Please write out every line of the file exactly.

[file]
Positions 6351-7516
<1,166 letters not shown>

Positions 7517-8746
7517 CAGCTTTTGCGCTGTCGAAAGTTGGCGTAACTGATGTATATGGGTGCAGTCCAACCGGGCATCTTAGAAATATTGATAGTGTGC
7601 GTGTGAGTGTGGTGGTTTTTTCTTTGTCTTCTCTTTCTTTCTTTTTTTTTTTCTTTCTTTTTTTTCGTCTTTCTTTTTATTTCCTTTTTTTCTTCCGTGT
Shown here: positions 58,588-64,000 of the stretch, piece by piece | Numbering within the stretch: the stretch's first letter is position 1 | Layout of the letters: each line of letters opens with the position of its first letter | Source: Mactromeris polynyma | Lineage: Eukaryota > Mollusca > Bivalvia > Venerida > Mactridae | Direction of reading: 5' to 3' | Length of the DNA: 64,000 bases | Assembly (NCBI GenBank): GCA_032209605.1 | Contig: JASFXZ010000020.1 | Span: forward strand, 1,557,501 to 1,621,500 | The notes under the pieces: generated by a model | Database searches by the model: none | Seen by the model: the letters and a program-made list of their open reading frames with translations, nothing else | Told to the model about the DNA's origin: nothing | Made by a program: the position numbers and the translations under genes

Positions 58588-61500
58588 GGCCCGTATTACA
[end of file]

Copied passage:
Positions 6351-7516
<1,166 letters not shown>

Positions 7517-8746
7517 CAGCTTTTGCGCTGTCGAAAGTTGGCGTAACTGATGTATATGGGTGCAGTCCAACCGGGCATCTTAGAAATATTGATAGTGTGC
7601 GTGTGAGTGTGGTGGTTTTTTCTTTGTCTTCTCTTTCTTTCTTTTTTTTTTTCTTTCTTTTTTTTCGTCTTTCTTTTTATTTCCTTTTTTTCTTCCGTGT
Shown here: positions 58,588-64,000 of the stretch, piece by piece | Numbering within the stretch: the stretch's first letter is position 1 | Layout of the letters: each line of letters opens with the position of its first letter | Source: Mactromeris polynyma | Lineage: Eukaryota > Mollusca > Bivalvia > Venerida > Mactridae | Direction of reading: 5' to 3' | Length of the DNA: 64,000 bases | Assembly (NCBI GenBank): GCA_032209605.1 | Contig: JASFXZ010000020.1 | Span: forward strand, 1,557,501 to 1,621,500 | The notes under the pieces: generated by a model | Database searches by the model: none | Seen by the model: the letters and a program-made list of their open reading frames with translations, nothing else | Told to the model about the DNA's origin: nothing | Made by a program: the position numbers and the translations under genes

Positions 58588-61500
58588 GGCCCGTATTACA